In January of 1917, British cryptographers deciphered a telegram from German Foreign Minister Arthur
Zimmermann to the German Minister to Mexico, von Eckhardt, offering United States territory to
Mexico in return for joining the German cause. This message helped draw the United States into the war
and thus changed the course of history. The telegram had such an impact on American opinion that,
according to David Kahn, author of The Code breakers, “No other single cryptanalysis has had such
enormous consequences.” It is his opinion that “never before or since has so much turned upon the
solution of a secret message.” In an effort to protect their intelligence from detection and to capitalize on
growing anti-German sentiment in the United States, the British waited until February 24 to present the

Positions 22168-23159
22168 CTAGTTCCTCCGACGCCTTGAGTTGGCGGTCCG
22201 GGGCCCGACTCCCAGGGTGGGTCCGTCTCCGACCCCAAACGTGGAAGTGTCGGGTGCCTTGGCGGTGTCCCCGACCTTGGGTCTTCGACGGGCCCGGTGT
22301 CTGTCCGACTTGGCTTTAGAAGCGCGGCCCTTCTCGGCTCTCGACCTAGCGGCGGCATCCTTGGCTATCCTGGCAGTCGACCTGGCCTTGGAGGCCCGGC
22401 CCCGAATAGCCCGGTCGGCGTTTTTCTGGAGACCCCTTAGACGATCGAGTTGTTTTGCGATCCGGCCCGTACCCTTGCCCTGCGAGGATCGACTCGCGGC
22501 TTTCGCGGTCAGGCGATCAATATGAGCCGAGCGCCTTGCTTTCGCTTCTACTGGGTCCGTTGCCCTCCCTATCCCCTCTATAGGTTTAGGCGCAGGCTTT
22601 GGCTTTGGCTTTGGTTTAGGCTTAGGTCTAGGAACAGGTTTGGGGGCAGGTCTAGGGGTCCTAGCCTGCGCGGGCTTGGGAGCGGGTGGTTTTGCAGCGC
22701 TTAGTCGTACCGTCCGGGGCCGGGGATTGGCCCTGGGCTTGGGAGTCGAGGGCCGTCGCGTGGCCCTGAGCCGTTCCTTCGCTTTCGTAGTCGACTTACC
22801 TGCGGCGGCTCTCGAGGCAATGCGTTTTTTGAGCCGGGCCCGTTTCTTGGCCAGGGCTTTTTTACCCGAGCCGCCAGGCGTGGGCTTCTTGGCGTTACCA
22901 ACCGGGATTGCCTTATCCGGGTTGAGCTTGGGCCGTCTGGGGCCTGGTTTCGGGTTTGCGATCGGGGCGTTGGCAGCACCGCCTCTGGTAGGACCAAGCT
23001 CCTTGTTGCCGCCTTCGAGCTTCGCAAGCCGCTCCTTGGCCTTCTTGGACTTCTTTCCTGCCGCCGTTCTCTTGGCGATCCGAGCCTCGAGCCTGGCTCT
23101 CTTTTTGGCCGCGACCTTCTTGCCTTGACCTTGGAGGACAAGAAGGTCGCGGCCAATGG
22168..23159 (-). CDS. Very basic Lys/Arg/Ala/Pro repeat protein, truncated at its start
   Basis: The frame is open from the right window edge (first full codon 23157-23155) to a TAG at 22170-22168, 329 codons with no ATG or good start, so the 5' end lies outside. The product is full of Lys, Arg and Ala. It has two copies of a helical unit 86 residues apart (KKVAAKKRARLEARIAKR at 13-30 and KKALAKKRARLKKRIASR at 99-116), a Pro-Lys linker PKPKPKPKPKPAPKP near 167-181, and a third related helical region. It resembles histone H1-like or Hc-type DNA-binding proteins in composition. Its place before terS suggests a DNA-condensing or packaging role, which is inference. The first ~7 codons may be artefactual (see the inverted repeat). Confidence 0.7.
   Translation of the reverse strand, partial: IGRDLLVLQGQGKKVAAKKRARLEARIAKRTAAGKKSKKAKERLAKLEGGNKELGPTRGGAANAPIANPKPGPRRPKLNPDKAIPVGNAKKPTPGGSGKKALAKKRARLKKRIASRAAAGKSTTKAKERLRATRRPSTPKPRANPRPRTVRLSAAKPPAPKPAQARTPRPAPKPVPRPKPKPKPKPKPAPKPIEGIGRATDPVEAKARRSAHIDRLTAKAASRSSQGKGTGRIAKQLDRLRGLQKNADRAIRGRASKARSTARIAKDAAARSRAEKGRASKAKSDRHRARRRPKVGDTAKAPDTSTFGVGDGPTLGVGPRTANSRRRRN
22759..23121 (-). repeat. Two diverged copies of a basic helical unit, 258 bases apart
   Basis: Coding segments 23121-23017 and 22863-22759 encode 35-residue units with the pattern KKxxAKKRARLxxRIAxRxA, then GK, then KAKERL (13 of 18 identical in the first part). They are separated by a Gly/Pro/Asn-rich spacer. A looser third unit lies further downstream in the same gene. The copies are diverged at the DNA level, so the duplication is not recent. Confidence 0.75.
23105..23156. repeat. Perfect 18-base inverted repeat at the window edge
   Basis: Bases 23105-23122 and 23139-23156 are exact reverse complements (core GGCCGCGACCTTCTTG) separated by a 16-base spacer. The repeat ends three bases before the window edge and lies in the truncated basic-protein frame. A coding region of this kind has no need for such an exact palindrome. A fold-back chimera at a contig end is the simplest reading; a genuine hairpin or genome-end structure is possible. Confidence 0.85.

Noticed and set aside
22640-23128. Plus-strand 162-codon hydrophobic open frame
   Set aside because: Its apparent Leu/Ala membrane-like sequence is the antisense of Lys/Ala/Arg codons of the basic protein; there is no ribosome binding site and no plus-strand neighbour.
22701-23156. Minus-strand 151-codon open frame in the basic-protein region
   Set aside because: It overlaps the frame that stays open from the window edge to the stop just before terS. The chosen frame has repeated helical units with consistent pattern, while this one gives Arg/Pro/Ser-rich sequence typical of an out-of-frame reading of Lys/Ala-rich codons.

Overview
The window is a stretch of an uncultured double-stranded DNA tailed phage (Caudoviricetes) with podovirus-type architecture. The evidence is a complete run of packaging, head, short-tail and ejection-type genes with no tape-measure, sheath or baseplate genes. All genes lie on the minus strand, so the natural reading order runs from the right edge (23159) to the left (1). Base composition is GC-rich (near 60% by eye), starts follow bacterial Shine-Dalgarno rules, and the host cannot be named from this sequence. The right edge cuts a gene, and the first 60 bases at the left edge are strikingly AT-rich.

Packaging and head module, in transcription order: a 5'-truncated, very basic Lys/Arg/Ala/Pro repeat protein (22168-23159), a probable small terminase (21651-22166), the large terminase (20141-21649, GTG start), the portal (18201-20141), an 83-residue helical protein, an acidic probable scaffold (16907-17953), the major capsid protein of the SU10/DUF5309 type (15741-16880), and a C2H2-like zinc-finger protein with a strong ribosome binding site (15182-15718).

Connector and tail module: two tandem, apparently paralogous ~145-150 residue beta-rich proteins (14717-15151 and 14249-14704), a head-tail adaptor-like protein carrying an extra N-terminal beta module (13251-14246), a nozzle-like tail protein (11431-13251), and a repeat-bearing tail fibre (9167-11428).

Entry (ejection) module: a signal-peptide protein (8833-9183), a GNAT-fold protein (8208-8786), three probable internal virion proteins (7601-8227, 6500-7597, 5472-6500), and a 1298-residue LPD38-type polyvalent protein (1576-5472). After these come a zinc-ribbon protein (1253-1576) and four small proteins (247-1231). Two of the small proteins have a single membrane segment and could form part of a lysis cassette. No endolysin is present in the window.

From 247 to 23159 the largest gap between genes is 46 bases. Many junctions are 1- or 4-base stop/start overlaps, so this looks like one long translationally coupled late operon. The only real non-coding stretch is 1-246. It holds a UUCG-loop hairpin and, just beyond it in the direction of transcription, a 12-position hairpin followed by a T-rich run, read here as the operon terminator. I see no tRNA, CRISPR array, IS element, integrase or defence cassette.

telegram to Woodrow Wilson. The American press published news of the telegram on March 1. On
April 6, 1917, the United States Congress formally declared war on Germany and its allies.
Source D Questions for Consideration
1. Prior to the Zimmerman Note, neutrality was very important to the American people. What evidence
from the first paragraph supports this claim?
What phrases help define the word “cryptographers”?
3. What significance does the author give to the Zimmerman Note? Cite evidence from the text to
support your answer.
Source E: Secondary—Map of the continents of the world.
Source E Questions for Consideration
1. Locate and label Canada, Mexico, the United States, Germany and Great Britain.
2. Locate, label and color the approximate area promised to Mexico by Germany in the telegram.
3. According to the Background, trace the route of the telegram.
Writing Task
This is an informational writing task based on NVACS standards [2: Write informative/explanatory